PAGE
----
A tourist on a visit to America was sitting in a club during a dance, when he was suddenly approached by an American girl who said to him, quite sadly,
"Mr. Tourist, don't I have any glamour?"
"Why ofcourse you do," replied the tourist.
"Then why don't the boys date me?" the girl asked.
"Dating" in western countries refers to the social custom of boys inviting girls [or vice versa] to go out somewhere with them. In this way, boys and girls become acquainted with each other before marriage [or without the intention of a long-term relationship or marriage] This practice has become so common that a girl who is not "dated" by one or more boys begins to feel herself of inferior value on the marriage market.
In former times, dating as a system of courtship, was confined to meetings during which conversation could take place. But then the moral climate changed so much that such meetings became occasions for sexual intimacy. The most recent development is to "date" a girl and then forcibly have sex with her - in fact, rape her.
TIME magazine has published a revealing report entitled, "When the Date Turns to Rape":
Susan, now 22 and a college senior, was raped almost 3 years ago on a first date. She met the man in a cafeteria at summer school and went to his dorm that evening to watch television news and get acquainted. After 45 minutes of chit chat about national affairs, he began pawing and kissing her, ignoring her please to stop. "YOU REALLY DON'T WANT ME TO STOP," he said, and forced her to have sex. TIME, March 23rd, 1987
TIME's report shows how common 'date-rape' has become. "Date rape," according to some researchers, is a major social problem so far studied mostly through surveys of college students. In a three-year study of 6,200 males and female students on 32 campuses, Kentucky State psychologist Mary Koss found that 15% of all women reported experiences that met legal definitions of forcible rape. More than half those cases were date rapes.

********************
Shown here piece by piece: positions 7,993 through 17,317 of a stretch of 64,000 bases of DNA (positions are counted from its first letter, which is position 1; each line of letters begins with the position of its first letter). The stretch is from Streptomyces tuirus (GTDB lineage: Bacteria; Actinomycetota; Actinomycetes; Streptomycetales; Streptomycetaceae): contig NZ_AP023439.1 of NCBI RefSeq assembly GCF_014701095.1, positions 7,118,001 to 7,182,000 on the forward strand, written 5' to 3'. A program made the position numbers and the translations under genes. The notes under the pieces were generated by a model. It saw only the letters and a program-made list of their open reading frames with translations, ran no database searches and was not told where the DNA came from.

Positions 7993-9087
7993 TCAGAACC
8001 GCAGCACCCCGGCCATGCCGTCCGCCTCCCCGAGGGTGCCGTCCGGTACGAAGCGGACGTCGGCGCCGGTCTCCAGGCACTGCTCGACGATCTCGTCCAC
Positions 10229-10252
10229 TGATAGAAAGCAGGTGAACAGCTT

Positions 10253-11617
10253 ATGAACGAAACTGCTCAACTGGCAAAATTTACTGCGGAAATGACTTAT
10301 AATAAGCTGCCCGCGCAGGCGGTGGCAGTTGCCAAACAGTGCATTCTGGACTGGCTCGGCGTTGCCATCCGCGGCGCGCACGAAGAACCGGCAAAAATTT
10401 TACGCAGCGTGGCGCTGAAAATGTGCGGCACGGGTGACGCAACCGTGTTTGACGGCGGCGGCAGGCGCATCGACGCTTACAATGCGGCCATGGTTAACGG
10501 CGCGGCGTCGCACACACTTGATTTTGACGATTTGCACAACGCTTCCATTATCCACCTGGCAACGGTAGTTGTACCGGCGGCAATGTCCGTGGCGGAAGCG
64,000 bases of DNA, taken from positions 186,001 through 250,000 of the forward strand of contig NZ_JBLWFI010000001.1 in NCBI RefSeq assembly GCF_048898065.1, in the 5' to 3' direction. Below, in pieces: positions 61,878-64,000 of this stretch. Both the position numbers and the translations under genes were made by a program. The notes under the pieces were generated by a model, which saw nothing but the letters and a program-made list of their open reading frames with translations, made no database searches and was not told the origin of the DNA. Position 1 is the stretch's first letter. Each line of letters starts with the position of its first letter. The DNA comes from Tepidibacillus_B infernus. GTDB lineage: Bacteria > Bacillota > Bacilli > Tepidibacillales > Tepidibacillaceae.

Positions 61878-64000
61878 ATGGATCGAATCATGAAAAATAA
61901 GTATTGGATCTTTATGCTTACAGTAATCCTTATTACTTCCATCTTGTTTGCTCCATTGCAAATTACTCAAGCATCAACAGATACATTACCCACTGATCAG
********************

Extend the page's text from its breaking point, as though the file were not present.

Andrea Parrot, a lecturer at Cornell University, estimates that 20% of college women at two campuses she surveyed had been forced into sex during their college years or before, and most of these incidents were date rapes. The number of forcible rapes reported each year - 87, 240 in 1985 - is believed to be about half the total actually committed.
Says Koss: "You're alot more likely to be raped by a date than by a stranger jumping out of the bushes."
Some feminists argue that the U.S. has a "rape culture" in which males are encouraged to treat women aggressively and women are trained to submit. (TIME, March 23rd, 1987, pg. 35)
Mr. Sri Prakash, former governor of Maharashtra, and India's first High Commissioner in Pakistan, mentions in his memoirs that in 1947 he once asked an Englishman why his countrymen had such a low opinion of Indians. One of the things which the Englishman cited was the number of restrictions there were regarding marriage, which was totally alien to the European concept of the boy and girl choosing one another and then getting married. He obviously despised the "social shackles" which prevented this from happening in India.
When women's liberation was launched, the demolishing of such "social shackles" seemed a very attractive idea. But when the lifting of restrictions on the degree of intimacy which could develop between the opposite sexes began to lead with increasing frequency to rape, the pendulum of opinion began to swing back nd forth in favour of traditional restrictions as being the healthiest social principles to follow. It has become all too obvious that the path of sexual freedom can lead society only to its own destruction.
By Wahiduddin Khan